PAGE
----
What Are the Bush Tax Cuts?
President George W. Bush issued a series of temporary income tax relief measures known as the Bush tax cuts between 2001 and 2003. They were made possible by two pieces of legislation: the Economic Growth and Tax Relief Reconciliation Act (EGTRRA) and the Jobs and Growth Tax Relief Reconciliation Act (JGTRRA) (JGTRRA).
- President George W. Bush issued a variety of temporary income tax relief measures in 2001 and 2003, which were included in the Bush tax cuts.
- EGTRRA (2001) was enacted to stimulate the economy after the collapse of the dot-com boom.
- JGTRRA (2003) accelerated the tax adjustments approved in EGTRRA by providing a variety of tax breaks for enterprises.
- Both measures’ tax cuts were set to expire in 2010 and 2008, respectively, but were extended until 2012 owing to the 2008 recession.
Understanding the Bush Tax Cuts
The Bush tax cuts featured two different measures that were approved in 2001 and 2003 to offer tax relief to households and companies.
The legislation reduced federal income tax rates for everyone, eliminated the marriage penalty, reduced the capital gains tax and the dividend tax rate, and enhanced the child tax credit.
They also phased away personal exemptions for higher-income individuals as well as itemized deductions. The estate tax now has new exemptions.
The Bush Tax Cuts for Families
The first tax code change, formally known as the Economic Growth and Tax Relief Reconciliation Act (EGTRRA) of 2001, was an income tax relief measure intended to stimulate the economy during the recession that followed the dot-com bubble burst—the sudden collapse of internet and digital technology stocks and the loss of trillions of dollars in investment dollars.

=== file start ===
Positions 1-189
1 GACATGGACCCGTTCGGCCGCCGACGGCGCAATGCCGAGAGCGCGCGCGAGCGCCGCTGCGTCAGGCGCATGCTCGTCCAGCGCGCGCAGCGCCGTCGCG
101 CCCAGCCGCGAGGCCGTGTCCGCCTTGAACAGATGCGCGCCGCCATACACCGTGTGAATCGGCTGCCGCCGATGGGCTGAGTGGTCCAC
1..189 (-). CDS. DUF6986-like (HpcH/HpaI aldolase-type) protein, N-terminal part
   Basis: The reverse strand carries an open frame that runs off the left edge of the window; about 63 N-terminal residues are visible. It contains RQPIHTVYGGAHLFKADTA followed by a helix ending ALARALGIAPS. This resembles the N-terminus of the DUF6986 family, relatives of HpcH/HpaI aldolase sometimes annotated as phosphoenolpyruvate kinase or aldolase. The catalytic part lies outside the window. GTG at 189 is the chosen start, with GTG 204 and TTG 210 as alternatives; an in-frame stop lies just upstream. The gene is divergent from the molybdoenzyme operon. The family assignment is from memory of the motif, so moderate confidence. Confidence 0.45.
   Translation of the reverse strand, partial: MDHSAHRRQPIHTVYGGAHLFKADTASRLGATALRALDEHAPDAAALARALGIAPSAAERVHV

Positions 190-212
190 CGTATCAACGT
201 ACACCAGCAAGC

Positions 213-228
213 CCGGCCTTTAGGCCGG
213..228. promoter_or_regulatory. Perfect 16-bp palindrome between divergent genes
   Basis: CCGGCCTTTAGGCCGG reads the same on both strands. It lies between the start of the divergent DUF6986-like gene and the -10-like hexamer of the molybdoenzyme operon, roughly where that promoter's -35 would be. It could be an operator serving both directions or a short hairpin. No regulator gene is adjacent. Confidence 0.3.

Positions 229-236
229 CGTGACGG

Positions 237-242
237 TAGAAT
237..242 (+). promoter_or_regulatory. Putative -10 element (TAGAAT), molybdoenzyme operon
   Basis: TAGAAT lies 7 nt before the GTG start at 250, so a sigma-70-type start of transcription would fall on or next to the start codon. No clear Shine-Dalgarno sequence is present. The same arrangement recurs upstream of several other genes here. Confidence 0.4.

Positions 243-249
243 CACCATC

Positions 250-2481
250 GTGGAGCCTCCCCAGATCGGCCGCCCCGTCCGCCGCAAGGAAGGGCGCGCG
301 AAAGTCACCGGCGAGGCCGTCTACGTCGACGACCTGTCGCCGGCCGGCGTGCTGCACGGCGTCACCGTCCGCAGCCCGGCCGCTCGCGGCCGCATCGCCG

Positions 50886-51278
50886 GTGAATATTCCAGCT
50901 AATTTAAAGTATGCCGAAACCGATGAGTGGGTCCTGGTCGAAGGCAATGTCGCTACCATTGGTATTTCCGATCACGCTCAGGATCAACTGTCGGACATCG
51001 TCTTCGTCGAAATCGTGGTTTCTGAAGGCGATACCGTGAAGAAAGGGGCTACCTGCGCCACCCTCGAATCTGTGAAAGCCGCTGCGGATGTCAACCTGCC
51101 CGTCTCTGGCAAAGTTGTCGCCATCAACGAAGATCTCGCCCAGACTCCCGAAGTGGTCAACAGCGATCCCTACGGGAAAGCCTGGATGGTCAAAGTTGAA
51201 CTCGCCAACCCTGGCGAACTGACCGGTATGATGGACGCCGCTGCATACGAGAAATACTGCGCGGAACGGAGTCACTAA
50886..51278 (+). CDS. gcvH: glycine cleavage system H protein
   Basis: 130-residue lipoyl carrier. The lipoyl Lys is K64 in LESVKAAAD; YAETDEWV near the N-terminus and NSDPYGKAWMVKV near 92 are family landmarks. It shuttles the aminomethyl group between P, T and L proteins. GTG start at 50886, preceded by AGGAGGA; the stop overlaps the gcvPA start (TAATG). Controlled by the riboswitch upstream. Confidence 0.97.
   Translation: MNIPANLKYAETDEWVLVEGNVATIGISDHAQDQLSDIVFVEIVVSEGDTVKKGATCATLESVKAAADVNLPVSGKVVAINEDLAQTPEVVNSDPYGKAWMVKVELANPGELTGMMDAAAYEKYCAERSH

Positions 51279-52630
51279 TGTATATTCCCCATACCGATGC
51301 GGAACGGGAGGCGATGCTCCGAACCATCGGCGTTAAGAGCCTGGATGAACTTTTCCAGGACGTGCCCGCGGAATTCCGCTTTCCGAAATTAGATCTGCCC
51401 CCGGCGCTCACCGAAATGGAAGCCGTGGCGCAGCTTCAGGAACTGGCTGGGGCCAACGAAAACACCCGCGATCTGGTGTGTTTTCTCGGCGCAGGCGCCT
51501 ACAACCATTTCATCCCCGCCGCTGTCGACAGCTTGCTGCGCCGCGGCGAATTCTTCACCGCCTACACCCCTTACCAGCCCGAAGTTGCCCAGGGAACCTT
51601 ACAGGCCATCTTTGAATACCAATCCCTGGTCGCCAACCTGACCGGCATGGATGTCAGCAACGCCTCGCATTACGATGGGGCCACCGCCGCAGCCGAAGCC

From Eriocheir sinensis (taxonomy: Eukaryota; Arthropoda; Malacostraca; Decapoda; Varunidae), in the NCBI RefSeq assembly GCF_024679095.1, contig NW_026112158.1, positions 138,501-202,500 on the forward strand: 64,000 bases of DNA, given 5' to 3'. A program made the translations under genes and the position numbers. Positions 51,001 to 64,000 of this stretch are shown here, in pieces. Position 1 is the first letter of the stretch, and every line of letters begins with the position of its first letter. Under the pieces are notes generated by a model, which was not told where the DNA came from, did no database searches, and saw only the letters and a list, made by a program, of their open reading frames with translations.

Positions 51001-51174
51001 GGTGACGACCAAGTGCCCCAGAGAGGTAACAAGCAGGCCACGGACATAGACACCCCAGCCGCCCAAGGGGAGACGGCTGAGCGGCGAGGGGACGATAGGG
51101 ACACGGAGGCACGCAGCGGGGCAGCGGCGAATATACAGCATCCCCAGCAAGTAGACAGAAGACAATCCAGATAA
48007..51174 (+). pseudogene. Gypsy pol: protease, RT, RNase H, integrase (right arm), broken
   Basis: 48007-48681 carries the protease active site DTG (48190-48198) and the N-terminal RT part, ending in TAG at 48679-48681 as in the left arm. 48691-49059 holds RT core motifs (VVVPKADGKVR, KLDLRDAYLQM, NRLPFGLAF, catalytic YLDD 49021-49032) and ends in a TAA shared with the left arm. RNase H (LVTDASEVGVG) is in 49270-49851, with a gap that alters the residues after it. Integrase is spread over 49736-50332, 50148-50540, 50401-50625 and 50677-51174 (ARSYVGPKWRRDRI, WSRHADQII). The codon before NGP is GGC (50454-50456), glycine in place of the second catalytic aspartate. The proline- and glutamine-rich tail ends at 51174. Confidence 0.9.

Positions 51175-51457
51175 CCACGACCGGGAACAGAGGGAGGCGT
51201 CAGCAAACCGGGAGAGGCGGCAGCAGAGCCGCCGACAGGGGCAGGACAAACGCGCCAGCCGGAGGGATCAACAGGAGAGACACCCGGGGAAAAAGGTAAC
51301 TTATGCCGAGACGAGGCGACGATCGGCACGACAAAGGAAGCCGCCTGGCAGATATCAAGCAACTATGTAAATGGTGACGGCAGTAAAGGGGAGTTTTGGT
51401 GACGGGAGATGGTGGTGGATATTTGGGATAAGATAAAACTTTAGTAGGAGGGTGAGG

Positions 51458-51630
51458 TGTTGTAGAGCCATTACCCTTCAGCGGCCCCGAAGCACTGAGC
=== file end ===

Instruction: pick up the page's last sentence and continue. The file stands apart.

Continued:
Some of the benefits of the EGTRRA tax cuts included:
- The maximum estate, gift, and generation-skipping transfer tax rate was reduced from 55% in 2001 to 50% in 2002, with a further 1% decrease each year through 2007.
- Removing the time restriction on tax-deductible student loan interest deductions.
- Allowing non-qualifying 401(a), tax-sheltered 403(b), and deferred compensation 457(b) plans to be rolled over into other non-qualified, qualified, or IRA plans.
- Raising the age for required minimum distributions (RMDs) and enabling workers over the age of 50 to make extra contributions to their retirement plans beyond the standard limitations.
- Introducing a new 10% tax rate. The new 10% tax rate was indexed to the old 15% tax level. Existing tax brackets of 28%, 31%, 36%, and 39.6% have been decreased to 25%, 28%, 33%, and 35%.
- The per-child tax credit will be increased from $500 to $1,000.
- Eliminating the marriage penalty by increasing the standard deduction for a married couple filing jointly, hence removing married couples’ tax burden.
The tax cuts were implemented to provide people more discretionary income in the belief that the extra monies would boost consumption and pump money into the economy. Many taxpayers, however, saved or invested their refunds instead.